Windows XP has a 64-bit version that will allow the
simultaneous execution of 32-bit and 64-bit applications.
Sun has Solaris which is 64-bit capable. And if you
prefer the portability and cost-effectiveness of open
source, NetBSD (www.netbsd.org), a cousin of Unix used
in the likes of FreeBSD (a purely 32-bit OS for x86
CPUs) and Mac OS X (64-bit possible), has been ported
to embrace the AMD x84-64 platform and the MIPS64 platform,
to cater to 64-bit applications. This is on top of more
than 40 different hardware architecture by Wasabi Systems
Having determined these needs for your specific application,
you can then decide how to migrate to the 64-bit application
For Windows environment, you can choose to port your
application in three ways a full port; retaining a 32-bit
address space with 64-bit pointers; or retaining a 32-bit
address space with 32-bit pointers.
Choosing the 32-bit address space with 32-bit pointers
is perhaps the easiest. If your application is not likely
to traverse the 2 GB memory address limit for Windows,
or 4 GB limit for the likes of Solaris, then you may
consider retaining the use of the 32-bit address space
with 32-bit pointers.
However, using this rather limiting approach has some
concerns you will periodically face pointer truncation
warnings, because most of the higher bit pointers will
be truncated downward to fit within the 32-bit space.
If you are using a 64-bit operating system, then this
method may not work well because 64-bit pointers are
required to interact with a 64-bit OS.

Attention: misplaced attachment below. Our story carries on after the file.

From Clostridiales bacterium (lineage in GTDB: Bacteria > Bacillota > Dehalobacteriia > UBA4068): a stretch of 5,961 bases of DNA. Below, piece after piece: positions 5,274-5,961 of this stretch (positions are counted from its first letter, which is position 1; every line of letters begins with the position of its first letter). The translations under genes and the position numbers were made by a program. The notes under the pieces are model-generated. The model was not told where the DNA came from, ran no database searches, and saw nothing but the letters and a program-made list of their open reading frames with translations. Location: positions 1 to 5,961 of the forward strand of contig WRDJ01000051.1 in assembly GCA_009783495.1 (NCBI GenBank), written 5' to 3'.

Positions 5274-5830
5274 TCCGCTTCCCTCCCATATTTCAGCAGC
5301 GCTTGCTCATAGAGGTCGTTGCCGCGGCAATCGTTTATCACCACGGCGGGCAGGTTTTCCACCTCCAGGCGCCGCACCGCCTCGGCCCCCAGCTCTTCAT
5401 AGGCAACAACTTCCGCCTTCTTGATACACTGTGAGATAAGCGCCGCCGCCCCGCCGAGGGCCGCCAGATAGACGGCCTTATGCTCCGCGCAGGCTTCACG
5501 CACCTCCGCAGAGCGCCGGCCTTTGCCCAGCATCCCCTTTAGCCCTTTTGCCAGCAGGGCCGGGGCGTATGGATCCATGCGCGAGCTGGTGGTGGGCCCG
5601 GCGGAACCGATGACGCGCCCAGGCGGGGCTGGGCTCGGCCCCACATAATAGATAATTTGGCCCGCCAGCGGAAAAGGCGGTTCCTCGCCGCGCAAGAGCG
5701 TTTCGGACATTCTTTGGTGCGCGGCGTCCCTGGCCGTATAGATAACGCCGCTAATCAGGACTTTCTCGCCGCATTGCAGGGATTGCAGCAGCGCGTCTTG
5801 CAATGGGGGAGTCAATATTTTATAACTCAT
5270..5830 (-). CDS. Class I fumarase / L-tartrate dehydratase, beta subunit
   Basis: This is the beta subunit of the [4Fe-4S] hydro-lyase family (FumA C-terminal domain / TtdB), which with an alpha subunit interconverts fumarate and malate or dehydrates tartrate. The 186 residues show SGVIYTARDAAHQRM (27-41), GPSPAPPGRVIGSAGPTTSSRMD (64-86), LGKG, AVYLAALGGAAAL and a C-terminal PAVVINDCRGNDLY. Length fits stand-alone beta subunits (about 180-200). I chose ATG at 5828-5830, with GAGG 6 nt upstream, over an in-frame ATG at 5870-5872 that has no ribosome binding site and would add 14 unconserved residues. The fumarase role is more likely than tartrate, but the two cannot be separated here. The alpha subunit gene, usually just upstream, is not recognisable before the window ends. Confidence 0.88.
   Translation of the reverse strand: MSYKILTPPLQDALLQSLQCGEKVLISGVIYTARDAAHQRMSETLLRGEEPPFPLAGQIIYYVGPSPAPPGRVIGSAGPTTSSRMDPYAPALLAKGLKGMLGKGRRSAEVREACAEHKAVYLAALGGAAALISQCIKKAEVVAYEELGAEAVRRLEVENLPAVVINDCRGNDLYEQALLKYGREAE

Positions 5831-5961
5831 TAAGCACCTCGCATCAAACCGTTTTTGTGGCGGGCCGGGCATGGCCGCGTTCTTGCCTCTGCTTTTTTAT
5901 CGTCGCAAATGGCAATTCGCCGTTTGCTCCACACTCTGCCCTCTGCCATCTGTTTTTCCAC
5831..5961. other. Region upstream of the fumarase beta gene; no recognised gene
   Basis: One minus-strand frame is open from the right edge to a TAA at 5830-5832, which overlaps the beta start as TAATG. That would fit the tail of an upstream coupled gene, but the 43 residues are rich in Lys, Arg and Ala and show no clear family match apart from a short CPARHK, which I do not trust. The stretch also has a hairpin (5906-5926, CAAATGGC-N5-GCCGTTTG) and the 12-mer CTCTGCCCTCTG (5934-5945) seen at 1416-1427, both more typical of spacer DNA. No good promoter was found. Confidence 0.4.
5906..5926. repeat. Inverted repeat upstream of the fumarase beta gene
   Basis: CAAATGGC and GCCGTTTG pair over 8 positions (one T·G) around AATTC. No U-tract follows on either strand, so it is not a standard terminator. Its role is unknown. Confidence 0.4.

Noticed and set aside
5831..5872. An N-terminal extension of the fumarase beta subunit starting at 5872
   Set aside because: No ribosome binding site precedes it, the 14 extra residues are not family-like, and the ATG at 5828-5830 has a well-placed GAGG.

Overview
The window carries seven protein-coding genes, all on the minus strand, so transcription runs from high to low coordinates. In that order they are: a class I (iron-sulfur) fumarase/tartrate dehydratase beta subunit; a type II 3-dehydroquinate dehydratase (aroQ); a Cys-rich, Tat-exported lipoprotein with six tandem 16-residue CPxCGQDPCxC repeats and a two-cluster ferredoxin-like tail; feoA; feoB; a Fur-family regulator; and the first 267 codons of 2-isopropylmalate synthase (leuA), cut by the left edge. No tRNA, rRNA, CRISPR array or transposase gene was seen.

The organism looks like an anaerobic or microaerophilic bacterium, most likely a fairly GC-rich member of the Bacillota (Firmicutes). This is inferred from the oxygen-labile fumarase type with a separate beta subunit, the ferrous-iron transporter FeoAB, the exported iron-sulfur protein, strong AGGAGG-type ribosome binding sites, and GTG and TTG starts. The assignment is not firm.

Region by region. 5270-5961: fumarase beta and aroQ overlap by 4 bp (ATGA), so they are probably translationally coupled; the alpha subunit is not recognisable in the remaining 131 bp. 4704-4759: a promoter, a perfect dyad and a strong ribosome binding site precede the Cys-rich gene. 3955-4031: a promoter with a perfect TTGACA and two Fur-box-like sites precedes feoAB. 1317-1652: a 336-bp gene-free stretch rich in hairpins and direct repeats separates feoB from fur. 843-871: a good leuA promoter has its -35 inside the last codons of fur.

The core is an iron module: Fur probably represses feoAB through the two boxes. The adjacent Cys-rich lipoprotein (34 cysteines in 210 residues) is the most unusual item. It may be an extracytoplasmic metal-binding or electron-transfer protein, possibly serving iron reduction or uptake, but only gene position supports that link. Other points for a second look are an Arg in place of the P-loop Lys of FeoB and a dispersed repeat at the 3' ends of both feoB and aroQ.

The next step up is to retain the smaller 32-bit address
space but equip your application to cater to 64-bit
pointers. This method of partial porting will at least
make it more compatible with 64-bit operating systems.
In this scenario, your application does not have the
need for a larger memory address space, and pointer
truncation warnings can be more safely ignored, as the
upper 32-bit pointers will be set at zero.
With 32-bit pointers, data size expansion is a key concern,
while it is less of a concern with 64-bit pointers.
Obviously, the right way to port is to port fully to
64-bit memory address space, with 64-bit pointers as
well. A full port is understandably the most tedious
and complex, but your application will be immediately
scalable to take advantage of the massive address space
beyond 2 or 4 GB (for Windows and Solaris respectively).
All pointer truncation warnings must be ironed out in
a full port, including dynamic link libraries (DLLs)
and other third party plug-ins. In a full port, both
data and code expansion will not be an issue since both
address space and pointers are fully 64-bit capable.